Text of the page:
The Association of British Insurers has joined calls for the money purchase annual allowance to be scrapped ahead of next week’s Budget.
The ABI said the MPAA should be ditched so pension savers who have had to dip into their retirement savings during the pandemic are not penalised for paying it back when they can.
It said the move would also incentivise older workers to continue saving into their pension, improving their financial resilience.
The MPAA, introduced in 2015 to coincide with pension freedoms, is the amount a person who has already begun drawing on their pension can pay back into their retirement pot each year without incurring a tax charge.
It was introduced to stop people recycling cash through their pensions.
It is currently set at £4,000 after the government cut it from £10,000 in 2017.
According to the ABI, people on the average salary for a 50-59 year old (£33,231) paying the minimum employer and employee contributions would only have to pay an extra £151 a month to their pension to exceed the MPAA - missing out on pensions tax relief for contributions above that amount.
Someone earning the average salary for over 60s (£28,854) would have to pay an extra £183.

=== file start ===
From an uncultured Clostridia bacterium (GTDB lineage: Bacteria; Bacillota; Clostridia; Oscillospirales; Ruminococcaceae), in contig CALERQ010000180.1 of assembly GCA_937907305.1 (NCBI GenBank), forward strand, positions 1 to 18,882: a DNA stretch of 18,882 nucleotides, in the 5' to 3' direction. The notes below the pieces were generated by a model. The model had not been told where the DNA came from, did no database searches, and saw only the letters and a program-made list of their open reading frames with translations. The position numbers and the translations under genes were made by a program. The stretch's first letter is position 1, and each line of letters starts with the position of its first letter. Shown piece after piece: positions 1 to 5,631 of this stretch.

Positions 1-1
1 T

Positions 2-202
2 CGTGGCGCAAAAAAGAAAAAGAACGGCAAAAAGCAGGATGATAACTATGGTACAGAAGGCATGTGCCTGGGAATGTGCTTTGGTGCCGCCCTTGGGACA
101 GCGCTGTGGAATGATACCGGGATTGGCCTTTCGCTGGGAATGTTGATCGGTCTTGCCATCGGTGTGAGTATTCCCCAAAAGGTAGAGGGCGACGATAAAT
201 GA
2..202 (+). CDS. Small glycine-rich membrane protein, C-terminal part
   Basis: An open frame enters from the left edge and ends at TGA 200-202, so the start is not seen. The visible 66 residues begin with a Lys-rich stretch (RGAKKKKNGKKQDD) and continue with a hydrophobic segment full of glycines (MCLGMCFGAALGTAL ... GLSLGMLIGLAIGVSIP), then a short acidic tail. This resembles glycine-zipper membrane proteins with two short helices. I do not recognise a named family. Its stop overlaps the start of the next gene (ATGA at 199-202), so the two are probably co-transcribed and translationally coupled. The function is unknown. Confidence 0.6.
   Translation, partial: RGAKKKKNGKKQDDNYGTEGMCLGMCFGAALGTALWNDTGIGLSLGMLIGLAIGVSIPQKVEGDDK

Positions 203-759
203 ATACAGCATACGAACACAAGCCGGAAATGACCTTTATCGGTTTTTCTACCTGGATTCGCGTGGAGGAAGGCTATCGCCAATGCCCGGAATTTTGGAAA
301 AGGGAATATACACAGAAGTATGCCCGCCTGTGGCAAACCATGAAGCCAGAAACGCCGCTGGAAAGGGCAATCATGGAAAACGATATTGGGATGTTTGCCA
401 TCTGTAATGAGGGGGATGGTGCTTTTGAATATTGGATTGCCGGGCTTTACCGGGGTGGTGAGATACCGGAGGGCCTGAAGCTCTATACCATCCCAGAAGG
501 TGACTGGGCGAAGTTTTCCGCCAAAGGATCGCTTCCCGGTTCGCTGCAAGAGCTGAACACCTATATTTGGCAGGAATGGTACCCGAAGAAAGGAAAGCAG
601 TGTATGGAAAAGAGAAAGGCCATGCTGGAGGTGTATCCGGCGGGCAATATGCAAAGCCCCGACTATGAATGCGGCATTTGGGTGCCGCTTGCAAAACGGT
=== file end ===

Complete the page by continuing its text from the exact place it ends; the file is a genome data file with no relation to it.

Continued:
It also means additional paperwork, including filling in a tax return and having to tell any other pension schemes that the MPAA applies.
Yvonne Braun, director of policy for long-term savings and protection at the ABI, said: “Covid-19 has shown that households’ financial resilience can be fragile and addressing that should be a central part of the nation’s Covid-19 recovery.
“Removing or increasing the Money Purchase Annual Allowance will help incentivise older workers to save.
“This will improve their financial resilience and also make sure people are not penalised for doing the right thing by paying money back into their pension when they can afford to.”
AJ Bell first called for the MPAA to be scrapped back in March 2020.
Tom Selby, senior analyst at AJ Bell, said: “Even before the pandemic struck, slashing someone’s pensions annual allowance by 90 per cent - from £40,000 to just £4,000 – merely for accessing £1 of taxable income from their retirement pot felt grossly unfair.
“But during a period of national lockdown, when millions of families are already facing severe income pressure as unemployment rises, it feels particularly unjust.”
He added: “Regardless of the circumstances, the MPAA is applied indiscriminately and permanently, leaving people facing an uphill battle to rebuild their retirements.
“This wrongheaded policy, which also runs counter to increasingly flexible working patterns, must now be rethought as a matter of urgency.
“If this review needs time, in the interim the Chancellor should increase the MPAA to £10,000 – the level it was originally introduced at in 2015 – to give savers a little more flexibility.”
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